Congress: May 2021 Archives

Committee Leaders Request GAO Review of Cybersecurity Risks at NASA

"Today, Chairwoman Eddie Bernice Johnson (D-TX), along with Ranking Member Frank Lucas (R-OK), Chairman of the Subcommittee on Space and Aeronautics Don Beyer (D-VA), and Ranking Member of the Subcommittee on Space and Aeronautics Brian Babin (R-TX) sent a letter to Comptroller General Gene Dodaro requesting the U.S. Government Accountability Office (GAO) conduct a review of the cybersecurity risks to the sensitive data associated with the National Aeronautics and Space Administration's (NASA) major projects and spaceflight operations."

Keith's 21 May update: Earlier this week Bill Nelson suggested that NASA could solve all of its financial woes by getting $10-11 billion out of the new Infrastructure bill. Well, tick tock. Republicans balked at the overall bill so President Biden came back with a smaller counter offer. There will likely be more. It looks like there is a lot less money in the cookie jar - and R&D is no longer going to be a priority. As I mentioned below, Nelson's faith-based budget plan really does not have a Plan B in case the infrastructure windfall he hopes for does not happen. Well ... half a trillion dollars just disappeared from the infrastructure bill that we were all looking at when Nelson testified.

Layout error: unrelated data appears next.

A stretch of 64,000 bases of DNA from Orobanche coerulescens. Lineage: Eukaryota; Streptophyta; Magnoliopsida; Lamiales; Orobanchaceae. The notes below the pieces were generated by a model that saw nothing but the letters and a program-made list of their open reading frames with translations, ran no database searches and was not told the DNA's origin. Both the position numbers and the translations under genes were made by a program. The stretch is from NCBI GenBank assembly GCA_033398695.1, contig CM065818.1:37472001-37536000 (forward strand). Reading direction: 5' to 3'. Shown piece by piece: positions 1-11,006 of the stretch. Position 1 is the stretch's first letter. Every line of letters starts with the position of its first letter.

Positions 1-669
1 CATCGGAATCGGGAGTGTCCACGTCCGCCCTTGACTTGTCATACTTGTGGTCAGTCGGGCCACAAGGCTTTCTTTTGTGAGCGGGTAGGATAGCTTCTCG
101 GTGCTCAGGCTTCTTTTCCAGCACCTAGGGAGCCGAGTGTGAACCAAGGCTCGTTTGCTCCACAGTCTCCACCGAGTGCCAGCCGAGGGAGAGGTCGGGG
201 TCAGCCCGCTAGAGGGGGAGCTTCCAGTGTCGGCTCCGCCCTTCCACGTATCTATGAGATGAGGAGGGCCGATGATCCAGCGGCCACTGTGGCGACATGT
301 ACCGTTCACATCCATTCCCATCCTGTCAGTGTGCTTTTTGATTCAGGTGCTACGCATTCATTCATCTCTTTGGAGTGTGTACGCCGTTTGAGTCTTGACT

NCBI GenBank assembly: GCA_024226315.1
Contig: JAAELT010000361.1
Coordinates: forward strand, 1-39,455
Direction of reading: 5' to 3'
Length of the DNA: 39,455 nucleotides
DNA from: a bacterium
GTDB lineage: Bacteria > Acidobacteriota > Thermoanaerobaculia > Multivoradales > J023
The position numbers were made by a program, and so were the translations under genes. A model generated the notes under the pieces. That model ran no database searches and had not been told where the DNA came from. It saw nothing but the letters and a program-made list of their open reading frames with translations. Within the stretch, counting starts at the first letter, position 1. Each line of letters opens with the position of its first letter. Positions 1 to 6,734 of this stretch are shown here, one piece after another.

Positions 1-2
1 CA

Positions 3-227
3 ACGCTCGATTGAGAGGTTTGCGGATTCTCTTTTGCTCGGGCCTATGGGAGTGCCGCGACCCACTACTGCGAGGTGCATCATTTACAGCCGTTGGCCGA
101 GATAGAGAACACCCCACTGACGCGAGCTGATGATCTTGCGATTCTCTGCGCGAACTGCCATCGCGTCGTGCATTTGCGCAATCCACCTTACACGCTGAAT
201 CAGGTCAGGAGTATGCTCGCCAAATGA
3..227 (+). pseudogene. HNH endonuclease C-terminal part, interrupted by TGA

Here's what's in Biden's counteroffer on infrastructure, CNN

"The new plan would reduce the size of Biden's initial proposal, known as the American Jobs Plan, from $2.25 trillion to $1.7 trillion and make four key concessions, according to the counteroffer document obtained by CNN. ... Research and development: $180 billion: This is another investment Biden is prepared to take off the table. His original plan called on Congress to invest $180 billion to advance US leadership in critical technologies, upgrade the US's research infrastructure and establish the US as a leader in climate science, innovation and research and development."

Statement of: The Honorable Bill Nelson Administrator, Subcommittee on Commerce, Justice, Science, and Related Agencies, Committee on Appropriations

"President Biden's FY 2022 discretionary funding request, transmitted in April, is $24.7 billion for NASA, an increase of more than six percent over the FY 2021 enacted level. This funding supports the programs summarized here and supports significant NASA contributions to Administration priorities."

Keith's 20 May note: In yesterday's FY 2022 budget hearing Bill Nelson touched on a lot of things but two stood out: the HLS (Human Landing System) contract and getting more money for NASA. His prepared testimony matches with what he said during questioning. But one thing that is wholly absent from this prepared statement is where he expects to try and get billions in new funds - billions and billions of dollars' worth.

Nelson decided that the way for NASA to get out of the fiscal mess it is in is to do a Hail Mary pass and dive into the new TBD Jobs Bill that the Administration is formulating and grab some dollars. He said "You can put $5.4 Billion into the jobs bill for the HLS that would be at the end of the day producing jobs. Another $200 million could go into that bill for spacesuits." He went on to say "We can also put $585 million on nuclear thermal propulsion."